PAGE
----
Special Pixels in ISIS3¶
How many special pixel values exist in ISIS3?¶
There are five special pixel values defined in the ISIS3 software system for 16-bit and 32-bit data type. Each of the five special pixels is denoted by a specific value that represents that specific type of invalid data. Having one of these special value is the only way ISIS3 can tell that a given pixel is in fact a special pixel of a particular type. The NULL special pixel identifies pixels where either the instrument failed to collect data, or data was removed or empty pixels created during processing. The LRS (Low Representation Saturation) and HRS (High Representation Saturation) represent saturated pixels that fall outside the minimum and maximum valid range of the file respectively. The LIS (Low Instrument Saturation) values represent pixels that fall below the lowest value the instrument can accurately record. The HIS (High Instrument Saturation) values represent pixels that exceed the highest value the instrument can accurately record. The table to the right shows each of the 5 special pixel types and their corresponding numerical representations. Note that 8-bit data can only has two special pixel types, represented by values of 0 (NULL, LIS, LRS) and 255 (HIS and HRS). Thus 8-bit data does not distinguish between NULL, LIS, and LRS pixels nor between HIS and HRS pixels.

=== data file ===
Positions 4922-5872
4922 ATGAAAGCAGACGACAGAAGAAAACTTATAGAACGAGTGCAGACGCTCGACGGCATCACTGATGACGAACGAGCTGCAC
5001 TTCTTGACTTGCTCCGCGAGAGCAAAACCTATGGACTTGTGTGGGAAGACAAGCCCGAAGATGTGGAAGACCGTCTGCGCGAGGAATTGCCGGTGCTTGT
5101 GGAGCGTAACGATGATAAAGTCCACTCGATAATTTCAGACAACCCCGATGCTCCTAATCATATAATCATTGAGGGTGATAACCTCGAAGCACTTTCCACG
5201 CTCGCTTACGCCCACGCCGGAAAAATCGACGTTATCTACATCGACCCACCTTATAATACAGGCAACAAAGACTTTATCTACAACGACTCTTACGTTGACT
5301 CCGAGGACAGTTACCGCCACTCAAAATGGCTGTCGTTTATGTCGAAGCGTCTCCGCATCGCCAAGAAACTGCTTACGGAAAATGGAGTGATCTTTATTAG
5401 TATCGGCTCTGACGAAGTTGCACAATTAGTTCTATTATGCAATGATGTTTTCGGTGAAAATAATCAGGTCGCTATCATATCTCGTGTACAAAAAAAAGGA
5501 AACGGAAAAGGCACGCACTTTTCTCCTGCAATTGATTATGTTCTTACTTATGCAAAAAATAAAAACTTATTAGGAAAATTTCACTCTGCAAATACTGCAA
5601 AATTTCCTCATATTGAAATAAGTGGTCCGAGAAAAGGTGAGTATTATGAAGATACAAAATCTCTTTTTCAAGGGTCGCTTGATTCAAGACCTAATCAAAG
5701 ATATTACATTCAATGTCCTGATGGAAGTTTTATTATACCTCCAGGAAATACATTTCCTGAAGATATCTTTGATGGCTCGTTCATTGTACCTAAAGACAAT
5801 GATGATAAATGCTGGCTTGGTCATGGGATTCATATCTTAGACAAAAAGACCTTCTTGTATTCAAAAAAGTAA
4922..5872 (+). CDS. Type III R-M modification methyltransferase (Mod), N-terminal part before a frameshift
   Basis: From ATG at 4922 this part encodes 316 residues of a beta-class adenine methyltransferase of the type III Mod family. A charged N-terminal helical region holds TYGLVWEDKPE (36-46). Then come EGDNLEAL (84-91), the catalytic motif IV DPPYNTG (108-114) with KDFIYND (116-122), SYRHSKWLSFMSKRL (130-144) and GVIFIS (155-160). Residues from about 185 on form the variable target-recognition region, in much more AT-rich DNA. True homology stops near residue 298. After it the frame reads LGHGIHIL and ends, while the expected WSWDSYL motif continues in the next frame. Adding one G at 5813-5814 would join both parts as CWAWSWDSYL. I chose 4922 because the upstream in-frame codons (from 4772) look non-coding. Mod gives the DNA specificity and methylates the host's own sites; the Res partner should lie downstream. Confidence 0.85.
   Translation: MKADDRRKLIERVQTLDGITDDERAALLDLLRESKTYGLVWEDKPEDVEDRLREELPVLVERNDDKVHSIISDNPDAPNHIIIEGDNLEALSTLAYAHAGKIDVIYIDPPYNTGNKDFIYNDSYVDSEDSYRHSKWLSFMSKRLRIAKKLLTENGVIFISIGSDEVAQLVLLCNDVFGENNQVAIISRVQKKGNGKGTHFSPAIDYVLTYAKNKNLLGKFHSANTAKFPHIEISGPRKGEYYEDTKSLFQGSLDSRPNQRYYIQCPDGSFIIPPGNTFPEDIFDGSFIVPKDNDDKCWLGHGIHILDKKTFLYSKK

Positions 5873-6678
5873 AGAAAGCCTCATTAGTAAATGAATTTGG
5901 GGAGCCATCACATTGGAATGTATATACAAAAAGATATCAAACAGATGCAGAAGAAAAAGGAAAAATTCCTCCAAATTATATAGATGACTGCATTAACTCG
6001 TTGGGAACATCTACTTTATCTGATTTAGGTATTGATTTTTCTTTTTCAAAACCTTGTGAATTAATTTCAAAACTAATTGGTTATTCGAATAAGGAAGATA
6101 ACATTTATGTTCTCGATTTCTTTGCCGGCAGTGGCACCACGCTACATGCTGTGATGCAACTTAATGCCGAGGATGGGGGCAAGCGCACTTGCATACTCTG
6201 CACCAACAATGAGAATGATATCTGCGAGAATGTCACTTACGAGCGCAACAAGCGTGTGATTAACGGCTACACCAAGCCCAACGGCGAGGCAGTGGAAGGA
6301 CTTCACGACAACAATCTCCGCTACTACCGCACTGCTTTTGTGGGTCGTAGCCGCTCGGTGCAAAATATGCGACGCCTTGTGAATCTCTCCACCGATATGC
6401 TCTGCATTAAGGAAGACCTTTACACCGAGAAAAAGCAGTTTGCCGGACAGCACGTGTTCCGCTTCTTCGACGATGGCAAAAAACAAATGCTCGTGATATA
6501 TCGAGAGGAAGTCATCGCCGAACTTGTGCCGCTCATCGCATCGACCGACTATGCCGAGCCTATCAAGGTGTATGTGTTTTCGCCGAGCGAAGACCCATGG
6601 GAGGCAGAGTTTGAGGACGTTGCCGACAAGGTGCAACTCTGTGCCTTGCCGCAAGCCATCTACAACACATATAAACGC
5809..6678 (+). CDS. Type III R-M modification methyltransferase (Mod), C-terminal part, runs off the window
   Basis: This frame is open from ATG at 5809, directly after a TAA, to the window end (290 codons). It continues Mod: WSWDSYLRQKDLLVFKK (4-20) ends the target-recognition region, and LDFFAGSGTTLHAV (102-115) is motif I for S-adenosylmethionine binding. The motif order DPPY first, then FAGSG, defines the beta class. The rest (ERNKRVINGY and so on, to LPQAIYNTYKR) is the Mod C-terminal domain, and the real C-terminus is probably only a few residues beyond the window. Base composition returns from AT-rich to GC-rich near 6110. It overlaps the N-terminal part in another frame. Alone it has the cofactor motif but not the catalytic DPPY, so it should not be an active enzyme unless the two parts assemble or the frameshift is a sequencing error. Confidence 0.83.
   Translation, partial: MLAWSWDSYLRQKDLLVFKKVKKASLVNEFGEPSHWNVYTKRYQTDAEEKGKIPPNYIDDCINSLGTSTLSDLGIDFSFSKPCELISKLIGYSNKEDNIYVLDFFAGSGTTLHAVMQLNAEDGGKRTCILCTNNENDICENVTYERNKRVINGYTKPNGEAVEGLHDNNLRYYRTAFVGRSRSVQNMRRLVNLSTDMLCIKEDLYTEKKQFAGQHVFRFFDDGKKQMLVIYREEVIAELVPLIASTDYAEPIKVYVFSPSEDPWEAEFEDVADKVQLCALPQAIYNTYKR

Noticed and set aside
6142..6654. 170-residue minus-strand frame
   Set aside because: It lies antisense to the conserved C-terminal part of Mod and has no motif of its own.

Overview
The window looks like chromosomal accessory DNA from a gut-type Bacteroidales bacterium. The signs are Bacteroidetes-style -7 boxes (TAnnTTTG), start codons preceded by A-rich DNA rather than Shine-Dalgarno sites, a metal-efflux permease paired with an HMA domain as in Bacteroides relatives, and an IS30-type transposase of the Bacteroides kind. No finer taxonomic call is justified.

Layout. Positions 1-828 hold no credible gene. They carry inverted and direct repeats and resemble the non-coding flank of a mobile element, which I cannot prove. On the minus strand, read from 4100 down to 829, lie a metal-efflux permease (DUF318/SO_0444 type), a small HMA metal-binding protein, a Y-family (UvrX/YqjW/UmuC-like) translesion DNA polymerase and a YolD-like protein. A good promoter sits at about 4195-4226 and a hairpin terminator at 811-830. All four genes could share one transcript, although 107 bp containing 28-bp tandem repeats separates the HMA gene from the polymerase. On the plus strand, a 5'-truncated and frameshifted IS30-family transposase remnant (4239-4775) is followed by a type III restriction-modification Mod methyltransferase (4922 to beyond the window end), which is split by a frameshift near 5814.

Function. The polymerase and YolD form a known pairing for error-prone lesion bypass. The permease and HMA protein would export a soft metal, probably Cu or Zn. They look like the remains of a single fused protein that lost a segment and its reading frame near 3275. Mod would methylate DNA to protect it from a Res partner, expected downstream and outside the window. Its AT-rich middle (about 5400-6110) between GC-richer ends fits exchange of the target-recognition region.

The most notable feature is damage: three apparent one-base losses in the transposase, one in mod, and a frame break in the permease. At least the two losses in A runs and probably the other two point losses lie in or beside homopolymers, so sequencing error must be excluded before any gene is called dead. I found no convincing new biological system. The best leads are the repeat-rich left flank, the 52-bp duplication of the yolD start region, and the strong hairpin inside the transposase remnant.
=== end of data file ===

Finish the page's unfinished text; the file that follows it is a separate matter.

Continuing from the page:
Special Pixels in ISIS3 Visual refers to the apparent color of a special pixel in an ISIS3 display application, such as qview.
|Special Pixel Name||32-bit *||16-bit||8-bit||Visual|
|Low Representation Saturation (LRS)||-3.40282e+38||-32767||0||black|
|Low Instrument Saturation (LIS)||-3.40282e+38||-32766||0||black|
|High Instrument Saturation (HIS)||-3.40282e+38||-32765||255||white|
|High Representation Saturation (HRS)||-3.40282e+38||-32764||255||white|
- * The 32-bit values representing different special pixels do differ just like those representing the 16-bit valus. However, the variations are on the last digit, and thus are not visible in this display since it does not show all 38 digits.